Wireless carriers around the world are digging themselves into a deeper hole by neglecting to experiment with innovative pricing models for 4G LTE services. While consumers have exhibited concern surrounding tiered data plans and bandwidth throttling, Ovum believes such models are necessary to combat the growing capacity crunch plaguing cellular service providers. This crunch, of course, is serious enough that AT&T is hoping to soon $39 billion in order to acquire T-Mobile USA and use the carrier’s precious spectrum for its 4G LTE network build-out. Smartphone and mobile broadband users are pumping more data over wireless networks than ever before, and speedier 4G LTE service only stands to exacerbate the situation. Additionally, carriers are missing the opportunity to find new ways to squeeze more revenue out of this new premium high-speed service. “We looked at the LTE pricing strategies of operators in Europe, Asia-Pacific, and the US, and were disappointed with our findings,” Ovum analyst Nicole McCormick said in a statement. “LTE provides operators with the opportunity to experiment with new and innovative pricing models, which allows them to find the best way of deriving revenues from the premium service. However, most operators have not grasped this opportunity. Instead, LTE tariffs in the regions Ovum analysed are dominated by unlimited offerings and large data buckets, which can be problematic.” Ovum’s full press release follows below.
Lack of innovation in LTE pricing models, report finds
5 August 2011 | Published by Ovum
Operators that offer high-speed mobile broadband technology LTE are failing to deliver innovative pricing models, according to Ovum.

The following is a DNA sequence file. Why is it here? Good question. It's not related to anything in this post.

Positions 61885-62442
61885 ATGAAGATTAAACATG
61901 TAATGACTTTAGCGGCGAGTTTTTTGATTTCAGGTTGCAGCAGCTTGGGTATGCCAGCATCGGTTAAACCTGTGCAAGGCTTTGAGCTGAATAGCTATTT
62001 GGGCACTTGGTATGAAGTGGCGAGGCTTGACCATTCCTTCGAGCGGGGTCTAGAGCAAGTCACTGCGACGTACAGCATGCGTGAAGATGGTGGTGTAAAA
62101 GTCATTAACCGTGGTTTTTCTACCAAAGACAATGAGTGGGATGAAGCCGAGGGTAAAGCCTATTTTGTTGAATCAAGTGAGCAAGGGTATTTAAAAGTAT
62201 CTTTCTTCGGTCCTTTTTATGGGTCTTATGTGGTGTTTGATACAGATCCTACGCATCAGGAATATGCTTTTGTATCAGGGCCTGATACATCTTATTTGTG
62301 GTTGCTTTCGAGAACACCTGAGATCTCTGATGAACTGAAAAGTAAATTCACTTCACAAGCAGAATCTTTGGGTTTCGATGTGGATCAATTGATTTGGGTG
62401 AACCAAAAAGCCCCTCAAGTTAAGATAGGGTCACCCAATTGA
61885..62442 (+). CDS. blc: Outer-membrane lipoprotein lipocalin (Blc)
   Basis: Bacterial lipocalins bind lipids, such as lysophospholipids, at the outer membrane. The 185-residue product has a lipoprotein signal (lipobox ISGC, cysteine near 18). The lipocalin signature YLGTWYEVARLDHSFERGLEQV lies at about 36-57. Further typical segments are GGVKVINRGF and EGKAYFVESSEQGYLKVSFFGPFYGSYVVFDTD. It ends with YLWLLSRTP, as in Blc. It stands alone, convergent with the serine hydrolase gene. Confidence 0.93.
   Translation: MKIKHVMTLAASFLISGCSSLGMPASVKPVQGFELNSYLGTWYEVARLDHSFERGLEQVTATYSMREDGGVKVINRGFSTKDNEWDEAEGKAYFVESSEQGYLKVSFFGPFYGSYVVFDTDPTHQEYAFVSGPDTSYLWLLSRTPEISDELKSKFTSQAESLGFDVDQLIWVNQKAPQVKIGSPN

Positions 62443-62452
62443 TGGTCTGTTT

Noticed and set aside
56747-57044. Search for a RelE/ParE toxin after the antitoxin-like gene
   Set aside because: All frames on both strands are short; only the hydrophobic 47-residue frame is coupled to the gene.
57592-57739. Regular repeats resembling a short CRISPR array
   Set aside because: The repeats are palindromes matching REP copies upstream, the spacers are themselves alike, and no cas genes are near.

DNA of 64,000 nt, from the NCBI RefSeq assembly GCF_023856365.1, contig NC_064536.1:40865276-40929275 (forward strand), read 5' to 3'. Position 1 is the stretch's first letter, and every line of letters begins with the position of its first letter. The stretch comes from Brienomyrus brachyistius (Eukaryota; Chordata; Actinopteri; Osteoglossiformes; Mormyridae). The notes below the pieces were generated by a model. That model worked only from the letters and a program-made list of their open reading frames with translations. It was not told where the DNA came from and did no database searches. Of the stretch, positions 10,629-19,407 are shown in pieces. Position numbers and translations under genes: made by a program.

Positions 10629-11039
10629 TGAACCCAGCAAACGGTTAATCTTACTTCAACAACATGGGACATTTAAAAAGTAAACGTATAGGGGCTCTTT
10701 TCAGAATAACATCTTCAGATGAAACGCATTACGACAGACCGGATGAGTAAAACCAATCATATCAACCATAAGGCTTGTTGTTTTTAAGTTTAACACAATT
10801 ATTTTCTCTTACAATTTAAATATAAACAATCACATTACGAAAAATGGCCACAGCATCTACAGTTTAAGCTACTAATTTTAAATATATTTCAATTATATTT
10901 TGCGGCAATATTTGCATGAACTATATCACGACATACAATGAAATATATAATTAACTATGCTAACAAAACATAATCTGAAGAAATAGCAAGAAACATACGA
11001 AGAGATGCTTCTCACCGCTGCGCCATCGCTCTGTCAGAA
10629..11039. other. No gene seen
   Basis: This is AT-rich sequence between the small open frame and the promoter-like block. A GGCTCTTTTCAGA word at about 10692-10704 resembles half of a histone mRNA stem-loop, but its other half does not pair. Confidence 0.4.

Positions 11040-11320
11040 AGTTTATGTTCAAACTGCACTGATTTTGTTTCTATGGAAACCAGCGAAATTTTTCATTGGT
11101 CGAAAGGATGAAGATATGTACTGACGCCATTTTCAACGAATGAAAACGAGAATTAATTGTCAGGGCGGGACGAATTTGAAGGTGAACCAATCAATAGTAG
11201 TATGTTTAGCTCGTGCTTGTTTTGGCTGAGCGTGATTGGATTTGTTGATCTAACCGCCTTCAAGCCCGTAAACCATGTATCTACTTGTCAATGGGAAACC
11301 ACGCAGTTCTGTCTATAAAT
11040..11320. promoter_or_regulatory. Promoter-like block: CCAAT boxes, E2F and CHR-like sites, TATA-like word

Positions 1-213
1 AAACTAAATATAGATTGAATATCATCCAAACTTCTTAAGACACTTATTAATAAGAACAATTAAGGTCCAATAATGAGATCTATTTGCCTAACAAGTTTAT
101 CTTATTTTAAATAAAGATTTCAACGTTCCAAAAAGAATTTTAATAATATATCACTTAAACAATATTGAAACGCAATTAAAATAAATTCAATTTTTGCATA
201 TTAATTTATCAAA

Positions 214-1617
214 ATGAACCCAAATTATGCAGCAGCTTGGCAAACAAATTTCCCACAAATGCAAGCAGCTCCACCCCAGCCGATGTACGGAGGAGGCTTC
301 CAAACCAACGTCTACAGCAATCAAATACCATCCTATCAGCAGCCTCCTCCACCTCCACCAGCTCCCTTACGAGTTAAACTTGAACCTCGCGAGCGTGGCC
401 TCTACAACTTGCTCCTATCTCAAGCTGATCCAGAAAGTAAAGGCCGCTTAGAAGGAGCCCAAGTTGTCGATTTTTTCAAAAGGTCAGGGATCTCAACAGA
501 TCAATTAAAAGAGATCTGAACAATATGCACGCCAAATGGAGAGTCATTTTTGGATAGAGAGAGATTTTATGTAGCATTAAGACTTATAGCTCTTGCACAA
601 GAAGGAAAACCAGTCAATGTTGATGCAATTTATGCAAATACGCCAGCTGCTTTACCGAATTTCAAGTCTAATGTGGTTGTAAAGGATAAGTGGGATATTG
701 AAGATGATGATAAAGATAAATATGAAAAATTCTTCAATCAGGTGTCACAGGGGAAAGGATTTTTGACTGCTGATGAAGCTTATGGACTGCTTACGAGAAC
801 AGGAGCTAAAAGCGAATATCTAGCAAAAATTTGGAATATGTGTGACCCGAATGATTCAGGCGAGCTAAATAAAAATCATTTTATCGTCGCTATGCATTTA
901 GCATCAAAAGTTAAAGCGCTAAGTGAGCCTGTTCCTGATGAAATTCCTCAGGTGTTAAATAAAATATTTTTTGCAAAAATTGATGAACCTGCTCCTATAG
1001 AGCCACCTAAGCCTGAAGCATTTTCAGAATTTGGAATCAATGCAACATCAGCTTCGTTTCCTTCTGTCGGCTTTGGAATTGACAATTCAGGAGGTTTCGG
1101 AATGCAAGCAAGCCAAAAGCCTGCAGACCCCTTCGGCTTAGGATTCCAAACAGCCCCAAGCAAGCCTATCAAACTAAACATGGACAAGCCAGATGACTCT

In a new report*, the independent telecoms analyst firm claims that there is a lack of new and innovative LTE (long term evolution) tariffs, which is a missed opportunity for operators given that LTE is a new service in the eyes of consumers.
Nicole McCormick, Ovum senior analyst and author of the report, commented: “We looked at the LTE pricing strategies of operators in Europe, Asia-Pacific, and theUS, and were disappointed with our findings.
“LTE provides operators with the opportunity to experiment with new and innovative pricing models, which allows them to find the best way of deriving revenues from the premium service.
“However, most operators have not grasped this opportunity. Instead, LTE tariffs in the regions Ovum analysed are dominated by unlimited offerings and large data buckets, which can be problematic.”
According to the report, unlimited data plans for LTE can present significant problems for operators, especially if they are accompanied by a lenient fair usage policy.
McCormick commented: “Operators should not offer unlimited LTE tariffs without some sort of deterrent as they could have an impact on the quality of the service given LTE’s data-intensive nature. However, we note that some leading operators –Verizon Wireless,SKTelecom, NTT DoCoMo and LG U+ – have steered clear of unlimited LTE offerings despite offering such packages in the 3G arena.”
The report also found that charging high premiums for LTE is unsustainable in the long-term due to competitive pressures in the industry and increased migration to 4G services. McCormick added: “Operators will need to be careful not to alienate high-end customers that have paid a premium for a fast, high-quality service by reducing LTE tariffs too quickly or drastically.”